While multi-monitor PC setups are much more common place today, than ten to fifteen years ago, there are still occasions where you need to mirror your desktop/apps/presentations to other screens. Many times these situations also involve technology layouts, which do not have additional screens attached to the host machine or are at various resolutions that do not show the content in the proper aspect ratios between displays. This also functions as a cost-savings solution, if additional display hardware is out of the question, in both price and space consideration.
In my time as a computer Tier-II field technician, I have been in situations, where I needed to have my screen be transmitted to a second computer for diagnostic purposes and/or teaching my fellow tech trainees. If I had become aware that a budget-minded program existed, and it had companion reception programs that worked seamlessly with minimal fuss; I would have sought it out, and obtained it. What would me search have turned up? The answer is the excellent screen transmitting program from AirSquirrel, called AirParrot 2.
In my disabled state, as a hobbyist blogger/advocate for my community, my potential usages for this program has changed from my technician days, it still serves a vital purpose for me, and my blog, and even my family. You may ask, what sort of real-world application I could offer you to highlight this new usage of this program to make it worth the price of the program. My answer is my ability to screen share streaming video services between my wife and myself, so we can watch programs together, even if we are not sitting next to each other.
My wife and I enjoy watching shows, such as Fargo on Hulu, and many times I am on my desktop, and she is working on her laptop. In these situations, we want to connect over a mutually-loved program and bond, yet we have to keep to using headphones (we can be night owls, so we do not want to disturb our neighbors), and in our room/work area we do not have space to work side-by-side. Having AirParrot 2 (the transmitting program that I have installed on my machine) and the companion receiver program, Reflector 2, that takes the source signal and displays this on the second machine/screen (fear not, I will review this program separately, and highlight some of its unique features then).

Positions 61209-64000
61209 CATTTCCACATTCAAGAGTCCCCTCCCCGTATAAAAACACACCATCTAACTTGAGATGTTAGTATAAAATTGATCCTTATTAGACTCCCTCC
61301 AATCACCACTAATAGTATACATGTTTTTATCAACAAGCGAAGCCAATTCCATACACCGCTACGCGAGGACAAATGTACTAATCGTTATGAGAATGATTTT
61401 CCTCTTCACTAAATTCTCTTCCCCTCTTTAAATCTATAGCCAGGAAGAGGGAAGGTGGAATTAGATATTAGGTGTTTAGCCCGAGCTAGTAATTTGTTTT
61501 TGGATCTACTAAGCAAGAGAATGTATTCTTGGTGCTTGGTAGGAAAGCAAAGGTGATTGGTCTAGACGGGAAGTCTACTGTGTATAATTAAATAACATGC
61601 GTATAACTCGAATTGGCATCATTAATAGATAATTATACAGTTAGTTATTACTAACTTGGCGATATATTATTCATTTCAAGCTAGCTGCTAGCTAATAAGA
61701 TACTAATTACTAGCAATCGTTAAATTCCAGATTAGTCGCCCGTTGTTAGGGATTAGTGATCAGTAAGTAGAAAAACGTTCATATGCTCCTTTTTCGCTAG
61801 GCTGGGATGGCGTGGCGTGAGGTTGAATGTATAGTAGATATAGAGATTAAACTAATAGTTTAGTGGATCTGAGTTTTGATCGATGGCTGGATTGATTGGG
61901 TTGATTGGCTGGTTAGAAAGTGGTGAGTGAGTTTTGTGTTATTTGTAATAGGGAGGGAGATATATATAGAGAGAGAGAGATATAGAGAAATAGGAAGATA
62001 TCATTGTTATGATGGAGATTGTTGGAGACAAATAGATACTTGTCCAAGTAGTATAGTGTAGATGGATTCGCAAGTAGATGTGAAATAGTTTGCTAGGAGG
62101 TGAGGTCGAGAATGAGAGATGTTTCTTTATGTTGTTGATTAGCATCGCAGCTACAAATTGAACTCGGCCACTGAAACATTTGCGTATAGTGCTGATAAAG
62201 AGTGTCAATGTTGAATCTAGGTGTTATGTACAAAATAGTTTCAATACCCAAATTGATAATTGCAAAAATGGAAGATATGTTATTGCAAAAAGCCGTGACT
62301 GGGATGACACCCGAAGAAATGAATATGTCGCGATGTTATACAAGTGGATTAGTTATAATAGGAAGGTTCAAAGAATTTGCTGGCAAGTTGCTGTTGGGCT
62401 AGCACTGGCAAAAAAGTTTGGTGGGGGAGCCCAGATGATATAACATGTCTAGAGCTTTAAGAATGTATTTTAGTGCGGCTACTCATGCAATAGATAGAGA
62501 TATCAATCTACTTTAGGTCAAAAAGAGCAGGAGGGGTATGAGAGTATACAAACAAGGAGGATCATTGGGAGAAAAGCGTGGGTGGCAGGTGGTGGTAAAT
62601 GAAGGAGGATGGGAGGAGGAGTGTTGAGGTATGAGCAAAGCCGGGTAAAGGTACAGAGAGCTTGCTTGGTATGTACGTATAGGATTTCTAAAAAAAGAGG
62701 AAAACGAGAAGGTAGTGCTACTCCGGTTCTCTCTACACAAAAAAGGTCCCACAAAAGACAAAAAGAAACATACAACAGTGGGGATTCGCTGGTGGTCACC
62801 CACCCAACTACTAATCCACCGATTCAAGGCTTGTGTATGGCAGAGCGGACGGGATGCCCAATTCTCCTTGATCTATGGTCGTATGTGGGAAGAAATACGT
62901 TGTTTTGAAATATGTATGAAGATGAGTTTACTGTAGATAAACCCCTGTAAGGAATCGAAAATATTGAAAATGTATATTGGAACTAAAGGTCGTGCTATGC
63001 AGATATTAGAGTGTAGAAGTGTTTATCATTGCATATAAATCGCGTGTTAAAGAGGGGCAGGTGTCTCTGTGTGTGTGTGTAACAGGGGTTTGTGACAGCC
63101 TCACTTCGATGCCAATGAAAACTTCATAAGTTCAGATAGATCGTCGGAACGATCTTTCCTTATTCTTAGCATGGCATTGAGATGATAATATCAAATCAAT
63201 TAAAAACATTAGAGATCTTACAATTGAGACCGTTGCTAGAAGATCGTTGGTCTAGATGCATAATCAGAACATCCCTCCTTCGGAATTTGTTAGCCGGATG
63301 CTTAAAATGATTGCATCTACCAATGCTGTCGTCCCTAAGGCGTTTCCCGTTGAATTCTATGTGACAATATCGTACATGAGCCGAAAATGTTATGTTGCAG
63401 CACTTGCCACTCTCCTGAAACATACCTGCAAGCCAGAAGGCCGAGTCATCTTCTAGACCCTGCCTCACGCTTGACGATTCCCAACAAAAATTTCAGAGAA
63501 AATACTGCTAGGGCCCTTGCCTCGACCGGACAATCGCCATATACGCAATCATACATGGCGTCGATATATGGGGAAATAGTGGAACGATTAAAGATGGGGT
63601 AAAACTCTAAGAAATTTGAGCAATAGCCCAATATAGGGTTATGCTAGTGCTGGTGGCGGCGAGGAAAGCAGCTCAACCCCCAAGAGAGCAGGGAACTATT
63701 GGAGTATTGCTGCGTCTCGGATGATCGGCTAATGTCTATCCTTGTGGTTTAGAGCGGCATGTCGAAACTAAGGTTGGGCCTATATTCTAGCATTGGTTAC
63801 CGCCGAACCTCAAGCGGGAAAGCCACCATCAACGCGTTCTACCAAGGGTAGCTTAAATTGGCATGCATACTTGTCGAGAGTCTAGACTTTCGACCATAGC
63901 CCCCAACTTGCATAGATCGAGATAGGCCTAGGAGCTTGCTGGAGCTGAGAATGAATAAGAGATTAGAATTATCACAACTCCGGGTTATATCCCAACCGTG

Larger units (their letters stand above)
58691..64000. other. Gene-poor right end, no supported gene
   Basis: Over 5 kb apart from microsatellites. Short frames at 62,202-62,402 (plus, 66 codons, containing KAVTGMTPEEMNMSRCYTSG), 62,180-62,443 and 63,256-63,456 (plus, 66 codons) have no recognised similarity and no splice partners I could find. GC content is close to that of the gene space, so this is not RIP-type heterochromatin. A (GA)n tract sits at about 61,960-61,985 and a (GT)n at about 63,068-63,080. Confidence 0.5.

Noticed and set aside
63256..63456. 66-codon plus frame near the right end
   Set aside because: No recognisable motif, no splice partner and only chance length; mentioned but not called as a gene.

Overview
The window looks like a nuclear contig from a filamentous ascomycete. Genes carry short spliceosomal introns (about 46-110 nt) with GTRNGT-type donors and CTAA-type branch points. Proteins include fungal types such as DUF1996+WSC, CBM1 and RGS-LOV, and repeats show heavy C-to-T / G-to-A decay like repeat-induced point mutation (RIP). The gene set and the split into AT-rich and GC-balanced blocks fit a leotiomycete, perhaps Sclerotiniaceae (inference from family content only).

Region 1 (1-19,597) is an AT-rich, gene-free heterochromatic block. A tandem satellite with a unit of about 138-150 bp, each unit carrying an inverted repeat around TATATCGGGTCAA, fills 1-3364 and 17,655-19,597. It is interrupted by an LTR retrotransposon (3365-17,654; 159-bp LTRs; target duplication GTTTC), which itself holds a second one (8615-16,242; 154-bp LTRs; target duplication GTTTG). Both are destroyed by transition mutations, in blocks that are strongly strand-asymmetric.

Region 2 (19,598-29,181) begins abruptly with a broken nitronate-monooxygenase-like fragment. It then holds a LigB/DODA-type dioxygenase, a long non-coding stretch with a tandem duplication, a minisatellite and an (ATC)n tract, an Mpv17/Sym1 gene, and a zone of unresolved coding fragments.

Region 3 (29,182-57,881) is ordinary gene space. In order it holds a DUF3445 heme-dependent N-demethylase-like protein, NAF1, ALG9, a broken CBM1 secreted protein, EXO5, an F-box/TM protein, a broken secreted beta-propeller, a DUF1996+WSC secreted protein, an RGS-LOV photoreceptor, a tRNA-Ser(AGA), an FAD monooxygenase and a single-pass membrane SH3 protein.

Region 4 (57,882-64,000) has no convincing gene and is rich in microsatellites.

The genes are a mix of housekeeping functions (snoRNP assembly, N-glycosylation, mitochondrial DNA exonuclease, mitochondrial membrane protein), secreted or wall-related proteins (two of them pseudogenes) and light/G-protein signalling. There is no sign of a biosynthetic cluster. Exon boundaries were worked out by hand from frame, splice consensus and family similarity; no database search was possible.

In the aforementioned scenario, I can tweak the settings to make sure that the streamed video signal, over WI-FI runs smoothly and clearly Since my wife’s laptop is not nearly as powerful as my desktop tower, so I tend to set the video to run at 720p, with medium to lower quality to make it smooth and run full screen on the destination machine. This is very effective for video streaming, via the web interface, rather than the dedicated applet in Windows.
Besides this usage, you can just stream audio feeds, if you need to only share what is being heard from a video/app or a dedicated audio feed. You can also just share a specified app/program, rather than the entire desktop, if you choose to do so. Bottom line, this program is very versatile and easy to use program, and works well by itself or with its companion apps and programs.
You may ask what does this program cost, and the answer is a very, nice $12.99 USD, and that is for a single-license on either Mac or Windows. If you need more than one device/computer, they have the 5-Pack, which works on both PC and Mac, and costs $60.00 USD. In my opinion this is the best value, as this allows you use the license(s) back and forth on various platforms, and save 8% over the single-user license cost/unit. If you might need to use this program in a commercial environment or educational setting, they offer pricing quotes, especially if you will need twenty or more licenses for these purposes. No matter which level you pick, you can rest assured that you will be satisfied and very happy with your purchases. If you stop by and check them out, tell them I sent you, and that you are interested in snagging this program. As always, until next time, keep on techin’. . .